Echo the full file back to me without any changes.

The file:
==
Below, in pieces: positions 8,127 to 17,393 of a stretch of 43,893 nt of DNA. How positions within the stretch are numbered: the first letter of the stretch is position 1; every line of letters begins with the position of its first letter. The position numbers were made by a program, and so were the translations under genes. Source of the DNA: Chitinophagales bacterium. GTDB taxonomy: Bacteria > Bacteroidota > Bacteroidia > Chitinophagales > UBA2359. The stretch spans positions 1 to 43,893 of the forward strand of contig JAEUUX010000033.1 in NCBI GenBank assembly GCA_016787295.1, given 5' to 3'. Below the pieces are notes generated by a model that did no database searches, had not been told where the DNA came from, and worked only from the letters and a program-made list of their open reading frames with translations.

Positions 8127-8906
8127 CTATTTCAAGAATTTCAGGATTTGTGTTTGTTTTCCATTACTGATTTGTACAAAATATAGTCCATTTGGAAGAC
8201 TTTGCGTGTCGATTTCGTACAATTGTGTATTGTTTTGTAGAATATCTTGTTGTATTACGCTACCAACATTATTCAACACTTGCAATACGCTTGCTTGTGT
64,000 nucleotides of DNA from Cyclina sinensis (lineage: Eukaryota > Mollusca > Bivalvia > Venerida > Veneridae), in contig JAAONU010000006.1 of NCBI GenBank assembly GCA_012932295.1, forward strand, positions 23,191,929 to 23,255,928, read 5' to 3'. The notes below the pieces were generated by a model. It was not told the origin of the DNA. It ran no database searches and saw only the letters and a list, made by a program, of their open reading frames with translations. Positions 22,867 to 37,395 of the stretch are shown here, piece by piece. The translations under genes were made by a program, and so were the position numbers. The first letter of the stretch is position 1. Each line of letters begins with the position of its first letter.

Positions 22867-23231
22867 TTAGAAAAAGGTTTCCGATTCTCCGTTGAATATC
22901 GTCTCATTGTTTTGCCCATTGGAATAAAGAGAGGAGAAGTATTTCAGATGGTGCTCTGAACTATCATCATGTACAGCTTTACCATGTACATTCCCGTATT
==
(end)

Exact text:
Below, in pieces: positions 8,127 to 17,393 of a stretch of 43,893 nt of DNA. How positions within the stretch are numbered: the first letter of the stretch is position 1; every line of letters begins with the position of its first letter. The position numbers were made by a program, and so were the translations under genes. Source of the DNA: Chitinophagales bacterium. GTDB taxonomy: Bacteria > Bacteroidota > Bacteroidia > Chitinophagales > UBA2359. The stretch spans positions 1 to 43,893 of the forward strand of contig JAEUUX010000033.1 in NCBI GenBank assembly GCA_016787295.1, given 5' to 3'. Below the pieces are notes generated by a model that did no database searches, had not been told where the DNA came from, and worked only from the letters and a program-made list of their open reading frames with translations.

Positions 8127-8906
8127 CTATTTCAAGAATTTCAGGATTTGTGTTTGTTTTCCATTACTGATTTGTACAAAATATAGTCCATTTGGAAGAC
8201 TTTGCGTGTCGATTTCGTACAATTGTGTATTGTTTTGTAGAATATCTTGTTGTATTACGCTACCAACATTATTCAACACTTGCAATACGCTTGCTTGTGT
64,000 nucleotides of DNA from Cyclina sinensis (lineage: Eukaryota > Mollusca > Bivalvia > Venerida > Veneridae), in contig JAAONU010000006.1 of NCBI GenBank assembly GCA_012932295.1, forward strand, positions 23,191,929 to 23,255,928, read 5' to 3'. The notes below the pieces were generated by a model. It was not told the origin of the DNA. It ran no database searches and saw only the letters and a list, made by a program, of their open reading frames with translations. Positions 22,867 to 37,395 of the stretch are shown here, piece by piece. The translations under genes were made by a program, and so were the position numbers. The first letter of the stretch is position 1. Each line of letters begins with the position of its first letter.

Positions 22867-23231
22867 TTAGAAAAAGGTTTCCGATTCTCCGTTGAATATC
22901 GTCTCATTGTTTTGCCCATTGGAATAAAGAGAGGAGAAGTATTTCAGATGGTGCTCTGAACTATCATCATGTACAGCTTTACCATGTACATTCCCGTATT